- The Washington Times - Saturday, February 23, 2002

Alexandria's Old Town Theater has a new lease on life. On Valentine's Day, it reopened after an 18-month restoration period.
The building now features theater-style seats, bathrooms that accommodate handicapped people and new sound and light systems.
Mark Anderson, operator of the Old Town Theater, says he was looking for an abandoned movie theater to renovate into a venue for "smoke-free and smut-free" plays and musicals.
"It was our little valentine to the town," Mr. Anderson says. "We tried to remain true to the original design and color theme of the theater and not corrupt the facade. It was a vaudeville house in 1914. We use the original stage."
The stage is rumored to have been used by such vaudeville comic legends as the Marx Brothers and W.C. Fields and singer Ethel Merman. Later, it served as the foundation for the one-screen movie theater that the building featured in the 1960s. Then it became a two-screen movie theater in the 1970s. At the time, the venue showed mostly artistic films.
Today, Mr. Anderson, who has a 20-year lease for the building, plans to present small-cast, single-set shows because of the small size of the stage. The first production, "Crazy Love," takes place in a fictional Alexandria mental health clinic. Through songs and comedy, the 400-seat audience encounters the adventures of marriage and commitment.
The theater provides Mr. Anderson an atmosphere to present this show, apart from the improv clubs he operates across the country, such as the Improv Comedy Club in Northwest. He also owns the Wonderama Theater in Tulsa, Okla., where "Crazy Love" completed a one-year anniversary of sold-out performances.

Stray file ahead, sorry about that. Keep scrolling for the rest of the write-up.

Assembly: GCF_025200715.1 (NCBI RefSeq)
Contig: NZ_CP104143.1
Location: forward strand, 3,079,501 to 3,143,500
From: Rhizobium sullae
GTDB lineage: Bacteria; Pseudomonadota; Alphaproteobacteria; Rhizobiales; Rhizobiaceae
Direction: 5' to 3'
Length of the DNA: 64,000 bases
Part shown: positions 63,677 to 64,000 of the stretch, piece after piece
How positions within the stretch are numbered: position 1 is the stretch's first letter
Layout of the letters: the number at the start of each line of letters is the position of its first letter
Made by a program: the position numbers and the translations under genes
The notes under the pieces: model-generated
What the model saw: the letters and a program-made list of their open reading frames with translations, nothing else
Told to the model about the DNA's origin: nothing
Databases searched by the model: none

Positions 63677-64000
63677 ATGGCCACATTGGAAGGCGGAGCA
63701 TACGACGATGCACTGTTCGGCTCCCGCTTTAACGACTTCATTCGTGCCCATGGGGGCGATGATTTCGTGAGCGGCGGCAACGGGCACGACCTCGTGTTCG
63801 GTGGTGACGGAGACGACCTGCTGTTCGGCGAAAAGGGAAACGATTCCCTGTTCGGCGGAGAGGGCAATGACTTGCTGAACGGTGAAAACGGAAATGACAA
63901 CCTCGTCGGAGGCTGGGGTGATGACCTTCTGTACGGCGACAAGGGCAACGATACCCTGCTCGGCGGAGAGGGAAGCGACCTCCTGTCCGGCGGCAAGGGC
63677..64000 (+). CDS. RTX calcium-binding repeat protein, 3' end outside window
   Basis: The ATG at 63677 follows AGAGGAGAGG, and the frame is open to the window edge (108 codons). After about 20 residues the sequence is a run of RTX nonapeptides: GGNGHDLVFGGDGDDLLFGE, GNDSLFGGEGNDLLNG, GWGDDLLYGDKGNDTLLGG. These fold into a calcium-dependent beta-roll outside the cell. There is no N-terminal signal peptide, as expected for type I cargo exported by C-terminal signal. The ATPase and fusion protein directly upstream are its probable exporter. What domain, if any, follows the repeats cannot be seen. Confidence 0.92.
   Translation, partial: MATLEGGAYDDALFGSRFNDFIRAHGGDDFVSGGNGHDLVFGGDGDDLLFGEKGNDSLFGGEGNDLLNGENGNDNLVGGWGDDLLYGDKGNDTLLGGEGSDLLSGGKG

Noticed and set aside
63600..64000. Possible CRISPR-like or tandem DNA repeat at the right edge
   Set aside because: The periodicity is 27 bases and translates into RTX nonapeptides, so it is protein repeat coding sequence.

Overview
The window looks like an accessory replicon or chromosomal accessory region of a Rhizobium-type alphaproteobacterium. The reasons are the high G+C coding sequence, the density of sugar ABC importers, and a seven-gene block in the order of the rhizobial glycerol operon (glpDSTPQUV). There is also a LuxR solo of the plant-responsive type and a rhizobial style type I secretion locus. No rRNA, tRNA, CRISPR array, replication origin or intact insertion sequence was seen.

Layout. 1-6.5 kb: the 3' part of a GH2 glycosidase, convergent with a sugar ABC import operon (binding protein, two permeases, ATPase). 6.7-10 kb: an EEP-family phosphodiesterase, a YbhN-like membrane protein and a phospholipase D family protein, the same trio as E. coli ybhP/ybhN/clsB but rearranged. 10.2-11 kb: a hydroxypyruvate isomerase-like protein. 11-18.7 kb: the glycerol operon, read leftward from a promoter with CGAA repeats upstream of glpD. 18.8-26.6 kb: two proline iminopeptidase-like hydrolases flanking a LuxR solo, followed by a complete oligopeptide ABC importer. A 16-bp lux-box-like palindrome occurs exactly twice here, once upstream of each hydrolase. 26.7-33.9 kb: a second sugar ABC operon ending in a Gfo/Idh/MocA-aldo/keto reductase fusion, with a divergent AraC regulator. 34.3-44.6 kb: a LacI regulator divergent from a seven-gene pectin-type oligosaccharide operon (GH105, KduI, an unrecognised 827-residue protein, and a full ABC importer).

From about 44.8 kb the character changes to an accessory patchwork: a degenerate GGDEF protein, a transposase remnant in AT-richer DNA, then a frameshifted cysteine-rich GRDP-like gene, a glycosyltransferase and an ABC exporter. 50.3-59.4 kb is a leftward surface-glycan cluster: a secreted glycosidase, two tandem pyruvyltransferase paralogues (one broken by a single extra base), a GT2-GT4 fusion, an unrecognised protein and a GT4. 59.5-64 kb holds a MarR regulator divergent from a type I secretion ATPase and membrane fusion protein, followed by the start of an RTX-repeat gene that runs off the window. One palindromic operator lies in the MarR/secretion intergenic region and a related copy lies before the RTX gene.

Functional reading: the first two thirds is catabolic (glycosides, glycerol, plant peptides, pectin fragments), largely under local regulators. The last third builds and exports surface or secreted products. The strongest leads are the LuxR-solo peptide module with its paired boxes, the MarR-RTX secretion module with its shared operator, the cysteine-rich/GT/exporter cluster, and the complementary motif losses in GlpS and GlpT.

Whether in a club or on a theater stage, Mr. Anderson says his favorite comedians are ones such as Bill Cosby, who make people laugh without using vulgar material for shock value. He believes that John Branyan, an actor in "Crazy Love," is an example of a comedic master.
"Those people are hard to find," he says. "There are not a lot of venues going in this direction. Shock comedy seems to be the sort of status quo now."
Marla Royle, marketing manager at Old Town Theater, says it is Mr. Anderson's dream to provide an environment for "good, clean comedy."
"He is trying to provide communities that offer a different way to make people laugh," she says. "The shows might be a bit quirky, but they are clean."
Ready with popcorn and moon pies for audience members who are hungry, Mrs. Royle says she hopes the theater can serve the public in more ways than one.
She plans to meet with local groups, such as the Chamber of Commerce, to discuss how the theater might be of use during the nights there are no performances.
Whenever the theater is used, Mrs. Royle says it offers the "black light effect."
"Black light shines throughout the entire theater," she says. "As soon as you sit down, when you look at your partner, his teeth and eyes are glowing."
Mrs. Royle, an Alexandria resident, says the town was ready for the opening of the theater.
"We were desperate for something different than another shop, even though the shops are wonderful," she says. "We needed extra entertainment and something to do after you go to dinner."

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